I can’t believe I tried talking my way out of that part of the itinerary the night before, as we were partying during the event’s fellowship night. Good thing our guide, named Bong, was able to convince me otherwise.

As promised, it was stunning. I have completely forgotten about the comfortable bed I left at the resort where we stayed, which is another one of GovGen’s wonders.

El Don Resort is true to the meaning of its name. It is a gift. 

I really did not expect to see such a high-end resort in this part of the country. It was nighttime when we arrived. Our boat had difficulty docking, and we had walk to the shore, with the seawater about chest-high. All I could think about was a nice shower, and it didn’t matter if it was hot or cold. I just needed to wash off the sea salt on my skin. 

Even after all of this, the resort was stunning to look at. The pool was lit up, and I could see all the preparations set for the fellowship night at the other side of the pool. It was too inviting to ignore. But, first thing first: I needed to freshen up.

Our room at El Don was spacious. It had three beds and a small extra bed, which was what I chose to sleep on. It had all the things I look for in a room – soft sheets, a comfy bed, and a hot shower. The only thing lacking was a space to hang my wet clothes, but I had that figured out.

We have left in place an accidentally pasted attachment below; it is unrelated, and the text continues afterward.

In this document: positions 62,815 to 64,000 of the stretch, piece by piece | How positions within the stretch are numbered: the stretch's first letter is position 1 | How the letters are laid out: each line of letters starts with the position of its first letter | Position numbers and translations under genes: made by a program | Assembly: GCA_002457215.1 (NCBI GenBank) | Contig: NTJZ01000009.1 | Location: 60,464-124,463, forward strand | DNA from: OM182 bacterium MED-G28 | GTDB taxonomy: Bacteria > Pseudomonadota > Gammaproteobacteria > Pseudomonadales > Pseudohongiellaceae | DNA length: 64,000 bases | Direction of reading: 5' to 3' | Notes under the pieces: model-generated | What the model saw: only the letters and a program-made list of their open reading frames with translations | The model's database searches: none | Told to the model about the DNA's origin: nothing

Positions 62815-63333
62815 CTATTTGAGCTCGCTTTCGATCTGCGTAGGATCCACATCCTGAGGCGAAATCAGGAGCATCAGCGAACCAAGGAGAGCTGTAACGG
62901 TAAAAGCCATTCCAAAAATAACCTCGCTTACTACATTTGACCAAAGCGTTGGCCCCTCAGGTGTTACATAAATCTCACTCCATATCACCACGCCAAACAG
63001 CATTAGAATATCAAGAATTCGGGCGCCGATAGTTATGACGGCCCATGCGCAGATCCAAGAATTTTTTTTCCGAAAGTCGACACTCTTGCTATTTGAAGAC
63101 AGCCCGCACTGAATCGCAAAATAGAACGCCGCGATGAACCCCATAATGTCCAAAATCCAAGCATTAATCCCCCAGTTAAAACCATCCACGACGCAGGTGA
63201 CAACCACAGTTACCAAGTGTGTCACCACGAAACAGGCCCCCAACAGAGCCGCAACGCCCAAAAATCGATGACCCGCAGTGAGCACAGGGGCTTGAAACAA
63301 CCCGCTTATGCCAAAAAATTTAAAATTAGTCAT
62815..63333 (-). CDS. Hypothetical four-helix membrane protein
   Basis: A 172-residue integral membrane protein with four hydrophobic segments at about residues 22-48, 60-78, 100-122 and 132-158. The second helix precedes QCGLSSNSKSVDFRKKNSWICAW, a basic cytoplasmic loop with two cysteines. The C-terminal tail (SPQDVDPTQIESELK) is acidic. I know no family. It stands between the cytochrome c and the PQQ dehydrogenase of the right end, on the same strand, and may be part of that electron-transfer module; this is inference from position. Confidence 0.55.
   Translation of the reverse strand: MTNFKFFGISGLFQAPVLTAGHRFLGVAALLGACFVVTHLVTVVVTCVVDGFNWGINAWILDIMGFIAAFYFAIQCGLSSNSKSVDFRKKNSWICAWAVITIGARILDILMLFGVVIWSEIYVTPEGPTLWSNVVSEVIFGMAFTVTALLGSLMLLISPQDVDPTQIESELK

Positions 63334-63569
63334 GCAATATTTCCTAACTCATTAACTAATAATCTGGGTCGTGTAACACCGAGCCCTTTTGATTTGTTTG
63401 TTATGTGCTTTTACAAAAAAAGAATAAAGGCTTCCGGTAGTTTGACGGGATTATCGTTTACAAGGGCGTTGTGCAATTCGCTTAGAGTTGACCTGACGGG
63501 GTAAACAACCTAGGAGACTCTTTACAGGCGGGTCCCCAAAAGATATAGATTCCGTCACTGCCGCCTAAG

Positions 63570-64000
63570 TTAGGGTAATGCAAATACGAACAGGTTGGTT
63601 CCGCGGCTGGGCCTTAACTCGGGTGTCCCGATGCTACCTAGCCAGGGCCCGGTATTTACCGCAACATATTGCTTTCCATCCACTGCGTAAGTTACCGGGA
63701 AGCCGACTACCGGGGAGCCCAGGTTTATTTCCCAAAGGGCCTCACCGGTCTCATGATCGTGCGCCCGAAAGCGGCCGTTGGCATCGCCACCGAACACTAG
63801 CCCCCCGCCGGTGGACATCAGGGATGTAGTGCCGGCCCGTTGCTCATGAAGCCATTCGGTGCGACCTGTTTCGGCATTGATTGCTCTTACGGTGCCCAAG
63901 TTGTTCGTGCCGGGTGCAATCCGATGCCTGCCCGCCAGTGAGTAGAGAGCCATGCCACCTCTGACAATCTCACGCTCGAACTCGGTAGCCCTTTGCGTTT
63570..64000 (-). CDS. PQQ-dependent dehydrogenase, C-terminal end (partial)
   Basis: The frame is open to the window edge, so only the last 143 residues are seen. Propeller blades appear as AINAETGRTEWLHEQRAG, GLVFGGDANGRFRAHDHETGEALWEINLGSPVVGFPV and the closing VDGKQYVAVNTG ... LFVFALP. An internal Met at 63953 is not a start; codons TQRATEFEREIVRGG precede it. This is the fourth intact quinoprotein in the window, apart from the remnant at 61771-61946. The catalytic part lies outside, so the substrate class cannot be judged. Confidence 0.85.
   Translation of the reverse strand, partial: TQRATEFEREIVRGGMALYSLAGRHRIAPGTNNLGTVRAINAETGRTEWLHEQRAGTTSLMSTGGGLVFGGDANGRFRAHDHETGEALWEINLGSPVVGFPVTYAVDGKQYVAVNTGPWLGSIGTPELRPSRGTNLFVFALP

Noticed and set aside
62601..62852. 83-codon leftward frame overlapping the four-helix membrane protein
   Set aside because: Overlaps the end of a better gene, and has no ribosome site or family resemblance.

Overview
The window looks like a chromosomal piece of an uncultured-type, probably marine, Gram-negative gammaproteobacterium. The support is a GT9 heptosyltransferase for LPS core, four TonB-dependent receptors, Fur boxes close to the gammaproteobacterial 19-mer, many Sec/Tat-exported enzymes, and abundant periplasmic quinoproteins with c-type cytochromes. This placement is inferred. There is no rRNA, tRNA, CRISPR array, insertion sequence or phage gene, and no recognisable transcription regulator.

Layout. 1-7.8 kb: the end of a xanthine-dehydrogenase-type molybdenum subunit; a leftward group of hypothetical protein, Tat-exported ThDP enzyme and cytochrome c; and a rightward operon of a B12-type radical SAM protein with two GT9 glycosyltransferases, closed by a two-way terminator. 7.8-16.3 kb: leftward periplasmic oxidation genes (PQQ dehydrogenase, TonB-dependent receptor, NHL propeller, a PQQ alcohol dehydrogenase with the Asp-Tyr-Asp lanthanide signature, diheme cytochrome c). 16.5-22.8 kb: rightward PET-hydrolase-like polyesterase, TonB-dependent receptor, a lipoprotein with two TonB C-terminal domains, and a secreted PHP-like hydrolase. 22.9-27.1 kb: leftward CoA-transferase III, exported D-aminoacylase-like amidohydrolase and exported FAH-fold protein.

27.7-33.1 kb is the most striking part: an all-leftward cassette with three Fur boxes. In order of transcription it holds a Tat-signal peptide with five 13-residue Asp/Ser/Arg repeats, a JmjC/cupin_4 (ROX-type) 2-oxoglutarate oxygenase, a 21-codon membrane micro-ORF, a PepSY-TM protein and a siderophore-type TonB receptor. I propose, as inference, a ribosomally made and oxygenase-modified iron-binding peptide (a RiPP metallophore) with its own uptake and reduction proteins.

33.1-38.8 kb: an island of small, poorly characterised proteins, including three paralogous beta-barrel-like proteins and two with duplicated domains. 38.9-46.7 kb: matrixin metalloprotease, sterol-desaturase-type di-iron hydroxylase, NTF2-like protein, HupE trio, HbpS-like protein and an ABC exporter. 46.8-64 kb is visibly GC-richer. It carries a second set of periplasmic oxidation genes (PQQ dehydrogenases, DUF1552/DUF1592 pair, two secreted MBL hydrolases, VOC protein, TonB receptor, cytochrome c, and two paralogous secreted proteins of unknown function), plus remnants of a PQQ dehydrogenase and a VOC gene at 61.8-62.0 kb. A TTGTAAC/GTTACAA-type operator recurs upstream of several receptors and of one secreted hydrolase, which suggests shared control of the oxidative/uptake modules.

After dinner, I joined the rest of the group in the fellowship night attended by officials of the organizations I mentioned earlier. Some of them I met earlier at the event kickoff at Sigaboy Island, another one of GovGen’s treasures.

After the program, we moved to a quieter spot near the pool. Sans the distractions, I was more able to enjoy the night with friends, both old and new, over whiskey and beer. 

We all talked about how amazed we were at the resort, and I thought I already saw the best of it, but lo and behold, the day after our sunrise-watching at Cape San Agustin, I was astonished anew.

One spot overlooks the sea, and I already saw myself lounging in one of yellow hammocks, but there was more to explore. The resort sits in beside a kilometer-long stretch of white sand beachfront along the Davao Gulf. 



El Don occupies a 21-hectare land, and we were told that further developments are still underway. Its Mediterranean-inspired architectural design blends well with its lush landscape.





I am really grateful for resorts that respect nature. I am thankful for people who take part in this important task.

And, it turned-out, GovGen is really regarded for its love of the environment.

That same day, we also visited a mangrove area that is also a turtle sanctuary for a tree-planting activity. 

Our group with the environmental heroes of Davao Oriental

We were told the site is home to four species of turtles, two species of mangroves, and various hosts of migratory birds. The locals play an important part in the preservation of this site. 

I did my share by planting a few seedlings, hoping fate would again bring me back to this paradise so I could see my mangrove trees grow big, and connect again to what matters most to me: nature.

I brought back home so much inspiration and many affirmations on the value of being present and establishing meaningful connections.